GROTON — The state has set Nov. 13 as the deadline for Respler Homes LLC to purchase Mystic Oral School for $1, but a citizens’ group seeks to halt the sale, citing legal flaws in the state’s process for selling surplus property.
And other obstacles could derail the purchase.
One potential roadblock is the State Contract Standards Board investigation into Jeffrey Respler, owner of Respler Homes LLC, to consider whether to disqualify him from bidding on state contracts. The investigation opened in November 2021 and has not held a “show cause” hearing, but whether that will affect the state’s deadline is as yet undetermined.
A third factor is the Blue Lotus Group Mystic, which, it appears, has agreed to buy Respler Homes LLC. On Sept. 15, Blue Lotus released a statement that it will develop the property and “bring forward a vision for an active-adult, independent and assisted living community that promotes sustainability and is focused on wellness and a curated, holistic lifestyle.”
Respler originally proposed the construction of 700-800 apartments on 37 acres at 240 Oral School Road. The project included the redevelopment of the brick school buildings into a multi-use commercial building and rehabilitation of the on-site Pratt recreational building. Respler later bought adjacent land and increased the proposed apartments to 900.
According to Attorney Edward Moukawsher, who represents Mystic Oral School Advocates, a group opposed to the project, neither Blue Lotus nor Respler Homes have been approved by state entities required by statute for the sale of surplus property.
In his Sept. 28 letter to Gov. Ned Lamont and Attorney General William Tong, Moukawsher wrote that state statute prohibits the purchaser from conveying ownership to another entity and, if done, requires a new request for approval by the joint standing committees of the General Assembly.
Moukawsher said the state could also not sell the land under a statute that identifies surplus land that contain brownfields because they must be remediated before the sale. According to the agreement, Respler shall accept the property in “as is” condition and that it acknowledges and agrees that the property is neither cleaned nor pre-permitted.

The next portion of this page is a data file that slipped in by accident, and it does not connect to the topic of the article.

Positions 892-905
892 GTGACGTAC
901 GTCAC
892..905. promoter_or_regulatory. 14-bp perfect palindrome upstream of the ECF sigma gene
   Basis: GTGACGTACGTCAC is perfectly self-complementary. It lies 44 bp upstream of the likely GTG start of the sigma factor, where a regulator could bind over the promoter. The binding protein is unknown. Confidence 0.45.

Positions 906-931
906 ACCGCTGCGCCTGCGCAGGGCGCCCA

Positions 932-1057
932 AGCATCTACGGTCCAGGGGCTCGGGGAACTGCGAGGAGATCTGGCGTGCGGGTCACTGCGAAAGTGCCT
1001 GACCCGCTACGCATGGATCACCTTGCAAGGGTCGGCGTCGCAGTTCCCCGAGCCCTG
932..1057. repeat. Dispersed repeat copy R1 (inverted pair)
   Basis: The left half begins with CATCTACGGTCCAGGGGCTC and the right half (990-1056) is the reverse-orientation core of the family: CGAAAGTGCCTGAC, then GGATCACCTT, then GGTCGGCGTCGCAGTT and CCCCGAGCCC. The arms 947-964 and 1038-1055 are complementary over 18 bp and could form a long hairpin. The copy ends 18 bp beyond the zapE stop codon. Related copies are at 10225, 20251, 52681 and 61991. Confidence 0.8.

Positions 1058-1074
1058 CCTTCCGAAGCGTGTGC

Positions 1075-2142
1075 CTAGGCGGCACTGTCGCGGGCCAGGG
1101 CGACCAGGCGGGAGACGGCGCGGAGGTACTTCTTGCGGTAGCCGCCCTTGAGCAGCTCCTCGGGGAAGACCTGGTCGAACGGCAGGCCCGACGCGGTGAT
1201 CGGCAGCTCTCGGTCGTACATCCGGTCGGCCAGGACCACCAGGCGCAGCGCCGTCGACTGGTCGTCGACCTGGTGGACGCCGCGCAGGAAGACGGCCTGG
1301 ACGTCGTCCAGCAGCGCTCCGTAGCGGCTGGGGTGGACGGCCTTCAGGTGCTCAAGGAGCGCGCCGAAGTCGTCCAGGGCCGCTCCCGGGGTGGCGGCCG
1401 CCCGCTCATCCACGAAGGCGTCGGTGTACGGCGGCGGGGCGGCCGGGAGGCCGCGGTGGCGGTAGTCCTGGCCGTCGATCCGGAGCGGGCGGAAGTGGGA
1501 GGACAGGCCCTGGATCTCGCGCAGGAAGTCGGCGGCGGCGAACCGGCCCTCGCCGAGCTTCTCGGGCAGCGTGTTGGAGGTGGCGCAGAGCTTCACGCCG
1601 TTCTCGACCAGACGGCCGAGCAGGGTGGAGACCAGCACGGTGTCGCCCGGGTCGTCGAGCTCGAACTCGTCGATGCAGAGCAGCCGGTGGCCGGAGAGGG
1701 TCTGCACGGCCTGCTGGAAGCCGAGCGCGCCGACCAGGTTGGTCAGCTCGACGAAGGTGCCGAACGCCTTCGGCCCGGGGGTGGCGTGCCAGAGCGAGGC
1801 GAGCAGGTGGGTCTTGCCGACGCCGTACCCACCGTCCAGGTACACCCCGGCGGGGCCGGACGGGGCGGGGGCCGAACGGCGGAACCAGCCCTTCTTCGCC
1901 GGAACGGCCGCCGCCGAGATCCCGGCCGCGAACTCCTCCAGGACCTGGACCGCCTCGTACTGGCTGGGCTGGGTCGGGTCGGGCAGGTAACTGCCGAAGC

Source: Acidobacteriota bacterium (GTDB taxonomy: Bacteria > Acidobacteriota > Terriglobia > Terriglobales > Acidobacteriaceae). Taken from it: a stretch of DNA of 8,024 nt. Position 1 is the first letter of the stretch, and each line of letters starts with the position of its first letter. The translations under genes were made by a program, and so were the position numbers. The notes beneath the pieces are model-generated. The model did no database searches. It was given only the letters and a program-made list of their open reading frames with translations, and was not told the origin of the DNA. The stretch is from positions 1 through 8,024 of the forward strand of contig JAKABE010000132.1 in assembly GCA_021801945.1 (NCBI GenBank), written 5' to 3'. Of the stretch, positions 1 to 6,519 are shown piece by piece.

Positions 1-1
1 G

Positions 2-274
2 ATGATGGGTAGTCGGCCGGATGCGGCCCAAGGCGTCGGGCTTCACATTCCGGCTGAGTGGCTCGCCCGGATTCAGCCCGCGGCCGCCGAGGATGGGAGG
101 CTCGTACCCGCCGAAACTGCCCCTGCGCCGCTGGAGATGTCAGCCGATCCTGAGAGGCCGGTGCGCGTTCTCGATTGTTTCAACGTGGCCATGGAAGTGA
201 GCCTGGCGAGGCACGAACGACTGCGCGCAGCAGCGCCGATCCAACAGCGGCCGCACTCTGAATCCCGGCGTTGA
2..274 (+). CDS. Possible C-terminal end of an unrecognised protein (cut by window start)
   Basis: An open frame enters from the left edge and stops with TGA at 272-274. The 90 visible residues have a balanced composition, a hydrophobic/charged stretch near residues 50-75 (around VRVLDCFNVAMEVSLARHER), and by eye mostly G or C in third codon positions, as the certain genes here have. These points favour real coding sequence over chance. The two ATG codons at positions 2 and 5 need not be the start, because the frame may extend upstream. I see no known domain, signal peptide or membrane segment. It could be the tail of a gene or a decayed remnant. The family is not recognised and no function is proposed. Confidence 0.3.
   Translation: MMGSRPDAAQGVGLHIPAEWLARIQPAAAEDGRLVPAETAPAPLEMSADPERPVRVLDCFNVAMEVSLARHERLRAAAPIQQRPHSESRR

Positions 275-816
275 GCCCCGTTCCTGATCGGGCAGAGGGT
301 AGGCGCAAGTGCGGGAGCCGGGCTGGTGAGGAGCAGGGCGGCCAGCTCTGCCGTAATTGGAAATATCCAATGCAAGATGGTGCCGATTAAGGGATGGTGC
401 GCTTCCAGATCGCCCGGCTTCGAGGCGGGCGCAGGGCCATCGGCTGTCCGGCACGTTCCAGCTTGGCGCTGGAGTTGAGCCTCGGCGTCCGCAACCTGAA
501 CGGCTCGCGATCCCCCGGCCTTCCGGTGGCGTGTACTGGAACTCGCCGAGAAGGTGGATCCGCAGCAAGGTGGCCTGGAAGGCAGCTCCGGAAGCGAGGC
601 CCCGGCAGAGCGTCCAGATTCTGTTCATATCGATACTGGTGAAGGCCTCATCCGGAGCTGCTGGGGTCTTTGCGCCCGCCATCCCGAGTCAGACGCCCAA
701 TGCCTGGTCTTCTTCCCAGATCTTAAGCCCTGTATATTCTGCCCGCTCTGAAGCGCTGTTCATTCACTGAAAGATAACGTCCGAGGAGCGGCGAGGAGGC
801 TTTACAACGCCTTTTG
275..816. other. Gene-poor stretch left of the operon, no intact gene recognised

Respler has applied for the property to be included in the state Brownfield Remediation and Revitalization Program, according to Jim Watson, director of communications for the Department of Economic and Community Development.
In an email to CT Examiner, Watson said Respler Homes LLC “intends to waive their remaining contingencies, pursuant to the contract, and proceed to closing.”
One contingency was that the town had “amended its zoning regulations to provide for and permit, subject to reasonable conditions and approvals, the project.” However, In June, the Groton Planning and Zoning Commission decided that zoning changes for the property would be limited to small or moderate density, which rendered the project as designed unbuildable.
When asked if the state has an “out” clause to terminate the agreement, Watson said that the department “remains in contract with Respler Homes, LLC to sell Mystic Education Center. DECD does not have the unilateral right to terminate the contract, as is customary for a Seller in property transactions.”
As far as a hearing before the Contracts Standards Board, there have been delays due to staffing, said board chair Larry Fox.
He said that the Department of Administrative Service and the Office of Policy Management approved a staff attorney position on July 31 but the job has not been filled yet.
“We have to run a hearing as the next step of the process and we need an attorney for that,” Fox told CT Examiner. “This has not fallen off our plate but we need resources to move forward,” he said.
He said it was unlikely that the board would proceed with a hearing by mid-November.
The Town of Groton has been in mediation with Respler Homes since March. The Town Council voted to exclude Blue Lotus from mediation in May. The town initiated mediation to terminate the development agreement with Respler Homes, claiming that Respler did not provide a development plan and architectural renderings. Respler’s attorney countered that the terms of the agreement had been fulfilled and that Respler was waiting for the necessary zoning change.
About 15 concerned citizens held a silent protest at the Town Council Committee of the Whole meeting on Tuesday, holding up signs that read, “No! Respler,” “Restrict Mystic Oral School Development,” “Stop the Scam,” “Say no to Respler.”
CT Examiner asked DECD on Thursday whether the State Contracting Standards Board investigation would impact the Nov. 13 deadline, as well as a number of questions raised by Moukawsher’s letter.
“We are currently reviewing the matter so we are unable to provide any additional comment at this time,” said Watson.